Creative Processes

Below are select pieces which have been accompanied by detailed descriptions of their subjects and the creative process behind the work.

Action Painting #1, 1988

68 x 83 x 4.5 inches, oil paint on modeling paste, Duco enamel on canvas, lacquer on walnut, cherry, birch, holly and bog oak wood veneer. Collection of Nielsen and Associates Realty, Roseville, MN.

Action Painting#1 is a composition potraying Jackson Pollack's painting, "1948" hurtling out of a gallery window. This installation photograph shows the painting, window and window fragments flush mounted onto a flat wall that has been painted two different colors. All image/objects are built in forced perspective and are covered with a combination of wood intarsia and oil paint.

Ca' d' Oro, 2005

88 x 48 x 1.5 inches, oil paint on gesso, acrylic on masonite, lacquer on English Brown oak, German oak, White oak, birch wood veneer. Private collection.

Ca' d' Oro, the House of Gold, is a famous Gothic Palazzo on the Grand Canal in Venice. Inspired by the beauty and diversity of Venetian art and architecture, this large work is one of my most lavish, elaborate and intricate works. Built in forced perspective, the faux stone window frame features an ornate 9th century Byzantine pattern carved in low relief across the arch and the base of the frame. It is finished with the patina of ancient marble. Within the window seat rests a velvet cushion adorned with a sixteenth century Venetian floral design. The intricate wood intarsia of the latticed windows, has been carefully crafted from hundreds of separate pieces finely sanded and lacquered oak veneer. All working in conjunction with the painted view to create a transporting illusion of being there.

Nocturne V, Ponte Vecchio, 2006

81 x 47 x 3 inches, oil paint on gesso, acrylic paint on carved masonite, lacquer on English brown oak, white oak wood veneer. Private collection.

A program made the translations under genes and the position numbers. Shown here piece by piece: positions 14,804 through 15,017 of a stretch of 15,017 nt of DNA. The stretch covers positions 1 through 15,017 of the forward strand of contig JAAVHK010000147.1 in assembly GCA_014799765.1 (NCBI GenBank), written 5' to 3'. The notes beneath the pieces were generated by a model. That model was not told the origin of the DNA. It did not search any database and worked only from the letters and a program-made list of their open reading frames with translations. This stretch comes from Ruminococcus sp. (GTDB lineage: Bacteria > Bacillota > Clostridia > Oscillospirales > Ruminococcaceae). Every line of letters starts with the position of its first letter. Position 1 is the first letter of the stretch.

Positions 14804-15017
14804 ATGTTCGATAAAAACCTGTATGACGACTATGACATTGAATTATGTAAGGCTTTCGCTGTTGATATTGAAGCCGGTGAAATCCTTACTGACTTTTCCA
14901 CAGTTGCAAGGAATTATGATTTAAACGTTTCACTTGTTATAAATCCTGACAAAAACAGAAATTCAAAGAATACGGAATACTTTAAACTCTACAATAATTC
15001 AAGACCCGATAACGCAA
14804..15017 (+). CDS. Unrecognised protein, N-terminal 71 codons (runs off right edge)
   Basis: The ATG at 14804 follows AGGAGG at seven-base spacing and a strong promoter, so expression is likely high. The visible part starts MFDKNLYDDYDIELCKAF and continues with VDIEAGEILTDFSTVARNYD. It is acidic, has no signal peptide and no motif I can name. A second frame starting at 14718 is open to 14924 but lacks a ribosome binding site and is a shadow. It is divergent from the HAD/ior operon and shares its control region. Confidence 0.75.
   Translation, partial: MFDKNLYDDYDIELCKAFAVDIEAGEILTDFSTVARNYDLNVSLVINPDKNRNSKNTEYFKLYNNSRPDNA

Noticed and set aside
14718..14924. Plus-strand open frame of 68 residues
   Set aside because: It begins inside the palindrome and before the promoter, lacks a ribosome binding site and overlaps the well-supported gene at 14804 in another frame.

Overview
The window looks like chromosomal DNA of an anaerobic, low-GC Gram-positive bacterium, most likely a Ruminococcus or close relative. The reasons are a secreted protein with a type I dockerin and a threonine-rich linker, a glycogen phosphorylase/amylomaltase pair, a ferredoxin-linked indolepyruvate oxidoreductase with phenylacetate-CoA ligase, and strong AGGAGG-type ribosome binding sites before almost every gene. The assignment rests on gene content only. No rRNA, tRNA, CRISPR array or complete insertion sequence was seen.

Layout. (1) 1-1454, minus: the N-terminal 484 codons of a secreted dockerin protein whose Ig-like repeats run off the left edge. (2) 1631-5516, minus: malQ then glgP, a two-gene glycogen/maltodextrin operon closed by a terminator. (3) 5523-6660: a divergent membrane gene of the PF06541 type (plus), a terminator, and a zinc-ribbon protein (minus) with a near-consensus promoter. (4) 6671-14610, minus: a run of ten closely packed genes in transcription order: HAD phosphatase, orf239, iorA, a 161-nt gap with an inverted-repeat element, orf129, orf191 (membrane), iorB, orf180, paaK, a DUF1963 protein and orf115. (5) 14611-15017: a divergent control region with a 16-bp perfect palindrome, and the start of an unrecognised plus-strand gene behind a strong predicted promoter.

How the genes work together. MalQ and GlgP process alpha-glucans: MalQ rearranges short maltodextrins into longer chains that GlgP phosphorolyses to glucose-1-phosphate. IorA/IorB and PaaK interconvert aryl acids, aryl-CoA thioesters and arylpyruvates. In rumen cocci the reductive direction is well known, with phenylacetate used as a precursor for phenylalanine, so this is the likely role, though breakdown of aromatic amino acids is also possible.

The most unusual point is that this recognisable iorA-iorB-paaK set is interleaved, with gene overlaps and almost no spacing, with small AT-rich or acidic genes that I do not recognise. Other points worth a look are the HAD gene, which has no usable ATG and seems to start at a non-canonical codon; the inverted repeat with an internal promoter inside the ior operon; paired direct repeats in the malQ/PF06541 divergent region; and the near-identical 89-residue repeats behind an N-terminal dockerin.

The frame was the end result of a dozen preliminary scale drawing. Built in forced perspective,the complicated shape of the frame creates the illusion of a Renaissance era bench seat, pushed against the wall under an opened window. A fourteenth century Florentine pattern is carved into face of the faux marble seat. The intarsia windows appear to project dramatically into the viewers space, this in fact is an illusion, the window, bench seat and painting being on the same plane.

Ninna-ji, 2007

69 x 59 x 1.5 inches, oil paint on gesso, silver leaf, iwa enogu on gold leaf, lacquer on tiger wood and oriental wood veneer. Private Collection.

The Buddhist temple, Ninna-ji was founded in 888 AD. It is located in northwest Kyoto. The frame is an accurate likeness of this palace doorway. The view looks past the engawa (deck) and across the pond garden to a tea house, the roof of the central gate and the top of the pagoda. The doorway and folding screen are constructed in forced perspective bordered with inlayed wood veneer (intarsia), gold and silver leaf. The work combines the contrasting styles, techniques and materials of Western and traditional Japanese Painting or Nihonga. Nihonga painting uses iwa enogu, literally translated, rock paint. and white gofun or ground up oyster shell. Mineral pigments such as malachite and oster shell are mixed with gelled animal skin glue (nikawa) and is applied with bamboo brushes with the painting laying flat. With little room for error the Nihonga is painted onto a pristine field of gold leaf. In this work, the gold leaf was individually hand cut and applied to create the illusion of perspective and three dimensionality of the folded screen receding and advancing in space. This work is flat and hanging on the wall.

Rokuon-ji, 2008

63 x 47 1/2 x 7/8, Oil paint on gesso, gold leaf. Private Collection.

This painting depicts the Zen Buddhist Temple, Rokuon-ji , popularly called the Kinkuku-ji or the Gold Pavilion. The Kinkaku is seen reflected in the Kyouko-chi (mirror pond). The Kinkaku is an elegant and harmonious building consisting of three different types of architecture. The first floor is Shinden-zukuri or palace style architecture, it is called Hou-sui-in. Housui, loosely translated means religeous water, representing the teaching of the Buddha to rarefy peoples earthly desires. The second floor is Buke-zukuri or built in the style of a samurai house, it is called, Chou-on-dou. Chou-on, the sound of the sea, as a metaphor of the voice preaching the truth far and wide. The third floor is Karayou style or Zen Temple style. It is called Kukkyou-chou, Kukkyo means the last of the five stages leading to enlightenment. The second and third floors are covered with gold leaf on Japanese lacquer. The shingle thatch roof is crowned with a gold Chinese phoenix, a symbol of rebirth. The gold leaf picture frame is based on the katou-mado or lantern style windows of the top floor of the Kinkaku.